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article imageWhy GPS is set to become more accurate

By Tim Sandle     Nov 17, 2018 in Technology
GPS - the global positioning system that most of us rely upon - is about to become more accurate, with the U.S. FCC ruling that smartphones and other devices will be able to access the European Galileo system.
It's a strange quirk with the "global" positioning system in that it might well work in most parts of the world, the system remains owned by the U.S. government and operated by the U.S. Air Force. This is about to change, following a ruling by the U.S. Federal Communications Commission (FCC), which will allow satellite navigation beyond the U.S., starting with Europe's Galileo system. The aim is to make satellite navigation more accurate and faster.
Quoted by Engadget, FCC Chairman Ajit Pai said: "This breakthrough serves the public interest across many areas of our economy, including the automotive, aviation, rail, maritime, and agriculture industries. It will also produce public safety benefits by reducing risks of accidents and disaster, aiding emergency response, and synchronizing power grids and critical infrastructure."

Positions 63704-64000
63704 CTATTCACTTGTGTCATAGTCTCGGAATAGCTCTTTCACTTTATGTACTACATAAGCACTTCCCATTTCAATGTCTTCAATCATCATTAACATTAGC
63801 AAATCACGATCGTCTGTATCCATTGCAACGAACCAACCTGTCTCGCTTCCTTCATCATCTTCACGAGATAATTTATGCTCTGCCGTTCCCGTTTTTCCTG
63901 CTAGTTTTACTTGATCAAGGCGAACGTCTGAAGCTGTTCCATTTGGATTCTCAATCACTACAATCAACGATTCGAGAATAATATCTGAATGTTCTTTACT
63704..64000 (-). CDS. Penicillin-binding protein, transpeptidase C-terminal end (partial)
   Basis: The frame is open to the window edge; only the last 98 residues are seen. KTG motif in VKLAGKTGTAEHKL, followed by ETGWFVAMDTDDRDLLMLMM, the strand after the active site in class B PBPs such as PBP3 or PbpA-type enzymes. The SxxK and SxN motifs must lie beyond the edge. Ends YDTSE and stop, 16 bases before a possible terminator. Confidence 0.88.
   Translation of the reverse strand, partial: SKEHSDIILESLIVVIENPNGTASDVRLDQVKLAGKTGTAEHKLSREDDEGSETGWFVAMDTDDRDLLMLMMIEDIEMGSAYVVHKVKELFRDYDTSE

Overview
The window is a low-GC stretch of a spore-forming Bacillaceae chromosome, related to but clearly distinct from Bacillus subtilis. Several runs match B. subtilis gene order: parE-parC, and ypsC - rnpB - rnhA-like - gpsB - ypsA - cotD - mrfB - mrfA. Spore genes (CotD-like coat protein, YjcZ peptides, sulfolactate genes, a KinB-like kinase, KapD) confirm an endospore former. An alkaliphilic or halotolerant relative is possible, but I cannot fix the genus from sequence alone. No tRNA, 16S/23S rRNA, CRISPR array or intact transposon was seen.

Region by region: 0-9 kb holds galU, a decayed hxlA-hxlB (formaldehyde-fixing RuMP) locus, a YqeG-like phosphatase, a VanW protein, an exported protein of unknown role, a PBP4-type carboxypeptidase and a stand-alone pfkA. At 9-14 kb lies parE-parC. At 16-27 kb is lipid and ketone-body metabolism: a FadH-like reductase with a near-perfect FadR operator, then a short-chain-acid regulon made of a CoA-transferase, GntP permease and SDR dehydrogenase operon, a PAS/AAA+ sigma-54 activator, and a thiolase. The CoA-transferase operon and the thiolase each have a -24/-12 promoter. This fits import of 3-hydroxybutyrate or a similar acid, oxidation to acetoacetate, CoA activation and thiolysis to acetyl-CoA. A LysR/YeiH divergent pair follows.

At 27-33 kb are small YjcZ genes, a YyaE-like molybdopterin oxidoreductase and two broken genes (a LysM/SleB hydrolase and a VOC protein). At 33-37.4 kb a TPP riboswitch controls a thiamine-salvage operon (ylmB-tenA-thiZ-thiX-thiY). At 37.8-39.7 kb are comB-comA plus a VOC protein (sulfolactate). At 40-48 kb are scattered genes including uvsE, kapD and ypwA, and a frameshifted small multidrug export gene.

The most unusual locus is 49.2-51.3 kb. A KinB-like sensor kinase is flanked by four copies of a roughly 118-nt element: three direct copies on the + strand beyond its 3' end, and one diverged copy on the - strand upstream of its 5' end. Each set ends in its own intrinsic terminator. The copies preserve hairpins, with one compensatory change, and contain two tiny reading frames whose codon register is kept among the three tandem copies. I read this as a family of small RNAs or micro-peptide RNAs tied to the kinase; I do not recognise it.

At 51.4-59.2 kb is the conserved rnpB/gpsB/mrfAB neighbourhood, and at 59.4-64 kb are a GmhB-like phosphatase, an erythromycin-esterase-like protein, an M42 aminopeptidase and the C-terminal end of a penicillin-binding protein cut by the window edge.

GPS is a global navigation satellite system, beginning in 1973 and originally called Navstar GPS, which provides geolocation and time information to a GPS receiver anywhere on or near the Earth (provided there is an unobstructed line of sight to four or more GPS satellites).
The use of Galileo will help to improved GPS. The Europe Union built and launched Galileo to provide both a civilian and military alternative to the U.S. owned GPS as well as Russia's GLONASS system, coming on-line in 2016. Presently most systems, like a smartphone, can pick up signals from Galileo but the functionality is disabled.
Galileo can provide horizontal and vertical position measurements within 1-metre precision, and better positioning services at higher latitudes than other positioning systems. This should mean an improved global GPS service.
More about Gps, Satellites, Orbit, Communication
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